In our internal and external verbal duels, it helps to learn the art of deflection. Too often, we may reactively respond to events with habituated defensive or hostile words. We may learn to use deflection to do less harm to ourselves and to others when we must discuss sensitive issues.|
All people engage in dialogues with themselves and with other people that may sometimes be described as verbal fencing. Witty repartee passes back and forth as all members of a dialogue seek out each other’s weaknesses and martial their best arguments in their own defenses.
Verbal fencing is a time honored part of all human cultures from time immemorial, and this includes fencing not only with words, but with body language, as well. All people acquire a wide lexicon of postures or poses that convey a wealth of meaning that words alone can too often fail to convey.
Words can hurt; we all learn this as children, and most of us become accustomed to being hurt by other people’s words, as well as to using our own words to inflict pain on those we speak with.
One problem with the game of witty repartee that verbal fencing engages us all in is that our own verbal fencing may too often deeply condition us to become increasingly hostile or defensive, both towards other people, and towards ourselves.
Another problem is that most people appear to cease to think intelligently once they begin to respond to events in reactive patterns. Once their habituated responses are triggered, they will act out their old dramas, even when the current context for their reactive responses is inappropriate.
People learn to vent their frustrations in verbal duels, and all too often, seeking opportunities to engage in verbal battles becomes a gratifying form of entertainment at the expense of everyone involved.
Another unhealthy result is that many people develop a sense of superiority or inferiority as a consequence of the success or failure of their verbal duels.
Also, people often hold long grudges when they fail to win their arguments but cannot concede defeat, or just walk away.
One problem underlying all of this sort of behavior is that people become emotionally invested in their beliefs and often feel strongly motivated to defend their beliefs, even in circumstances where they may act out inappropriately to complete strangers.
Hostile, aggressive behavior is unpleasant for most people, except when they feel they are in a superior position, when they feel that they are the ones in control. Many people develop a false sense of superiority to bolster their courage in such circumstances.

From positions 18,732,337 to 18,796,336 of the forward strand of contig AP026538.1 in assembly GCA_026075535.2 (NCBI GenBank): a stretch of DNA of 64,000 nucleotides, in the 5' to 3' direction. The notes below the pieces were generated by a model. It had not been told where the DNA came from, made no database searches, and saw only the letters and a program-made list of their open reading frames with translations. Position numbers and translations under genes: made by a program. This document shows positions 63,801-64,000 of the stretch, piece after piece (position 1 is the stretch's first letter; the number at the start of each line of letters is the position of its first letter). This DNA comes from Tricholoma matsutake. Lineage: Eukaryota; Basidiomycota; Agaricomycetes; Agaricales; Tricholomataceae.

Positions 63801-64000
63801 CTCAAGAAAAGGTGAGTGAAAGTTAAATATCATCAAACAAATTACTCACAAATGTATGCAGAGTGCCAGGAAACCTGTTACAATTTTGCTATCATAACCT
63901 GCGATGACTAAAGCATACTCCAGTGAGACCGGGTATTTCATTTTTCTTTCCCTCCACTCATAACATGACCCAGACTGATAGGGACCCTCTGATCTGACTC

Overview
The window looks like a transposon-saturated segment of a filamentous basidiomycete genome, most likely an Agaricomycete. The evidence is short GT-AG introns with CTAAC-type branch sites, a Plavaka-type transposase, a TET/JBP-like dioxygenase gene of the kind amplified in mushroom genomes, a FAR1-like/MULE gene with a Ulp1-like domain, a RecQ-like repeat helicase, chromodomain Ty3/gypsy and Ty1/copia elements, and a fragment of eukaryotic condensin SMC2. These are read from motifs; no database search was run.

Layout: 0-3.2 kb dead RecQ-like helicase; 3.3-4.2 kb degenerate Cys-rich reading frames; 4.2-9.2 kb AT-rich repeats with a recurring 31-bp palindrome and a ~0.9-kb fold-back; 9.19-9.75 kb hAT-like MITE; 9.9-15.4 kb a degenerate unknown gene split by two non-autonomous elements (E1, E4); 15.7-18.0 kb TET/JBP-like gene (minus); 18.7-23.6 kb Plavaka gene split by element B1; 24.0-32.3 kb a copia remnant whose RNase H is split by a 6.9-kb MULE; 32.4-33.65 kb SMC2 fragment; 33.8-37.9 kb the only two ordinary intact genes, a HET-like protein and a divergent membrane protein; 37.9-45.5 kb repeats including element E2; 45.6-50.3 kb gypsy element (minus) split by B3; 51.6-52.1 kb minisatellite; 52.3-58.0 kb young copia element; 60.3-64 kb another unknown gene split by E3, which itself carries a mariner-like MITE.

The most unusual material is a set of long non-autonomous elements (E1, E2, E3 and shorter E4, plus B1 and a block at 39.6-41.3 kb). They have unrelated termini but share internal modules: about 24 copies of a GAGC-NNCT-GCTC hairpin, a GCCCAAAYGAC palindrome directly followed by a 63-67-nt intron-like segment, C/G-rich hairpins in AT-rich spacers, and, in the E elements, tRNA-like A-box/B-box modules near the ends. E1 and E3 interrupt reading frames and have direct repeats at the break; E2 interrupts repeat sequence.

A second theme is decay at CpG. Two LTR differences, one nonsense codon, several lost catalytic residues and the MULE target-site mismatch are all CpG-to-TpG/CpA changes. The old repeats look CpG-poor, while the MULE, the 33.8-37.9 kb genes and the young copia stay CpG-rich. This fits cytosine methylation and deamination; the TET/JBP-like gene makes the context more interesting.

All people are damaged more by their own hostile speech than by any other person’s hostile words, and one serious consequence of habituated reactive hostility or defensiveness is that people inadvertently reinforce their own conditioning to habitually harm themselves with their own words.
Deflection helps to reduce the potentially harmful effects of hostile words.
Deflection takes two basic forms, there is a defensive form of deflection that is meant to take the sting out of hostile words used against us, and then there is a supportive form of deflection meant to take the sting out of the words other people use to harm themselves.
Deflection is very different from outright challenges or defenses.
Outright challenges or defenses tend to further polarize an argument. Ultimately, this works to everyone’s disadvantage. Much more energy must be consumed to come to any agreement, and often much poorer quality agreements result as well.
Deflection should be used to minimize the impact of hostile statements by diverting attention to another topic or recontexting the hostility in a humorous way that does not further antagonize anyone.
Deflection can be used to interrupt habituated arguments and move them towards a more open, creative form of dialogue that helps all parties feel better about themselves and the potential outcomes of their arguments.
The art of deflection requires a sort of objectivity about our own behavior, it requires us to take a step back to allow us to interrupt our own defense mechanisms. The art of deflection requires us to learn to drop our own aggressive stances from our verbal and non-verbal communications.
As we grow more accustomed to being less defensive we learn to experience our lives with less anxiety and fear. This makes it even easier to learn the art of deflection and use it more skillfully, not only for our own advantage, but to everyone’s mutual advantages.
Skillfully applied, the art of deflection enables us to heal our lives and the lives of those around us with whom we must cooperate for our own well-being.
The art of deflection is a wonderful tool for developing cooperation skills, and as our cooperation skills improve, they help us become even more successful at mastering the art of deflection.
Most aspects of using the art of deflection improve how we think, feel, and behave, they are self-reinforcing behaviors. This means that anything you do to develop your cooperation skills and deflection skills will accelerate your ability to learn to use those skills more successfully, thereby helping you to practice your new skills to cooperate to your own advantage more easily.
The art of deflection often works best when we keep these four simple principles in mind:
One: Always do you best to love yourself and other people 100% unconditionally.
Two: Always strive to be completely compassionate towards all other people, as well as towards yourself.
Three: Always remember to nurture yourself and all other people regularly and well.
Four: Always show sincere respect to yourself and to all other people at all times.
These four simple principles can help you to master the art of deflection, to make you a more successful, cooperative negotiator who can creatively find win-win-win solutions that work to everyone’s best mutual advantages.
Author Bio :
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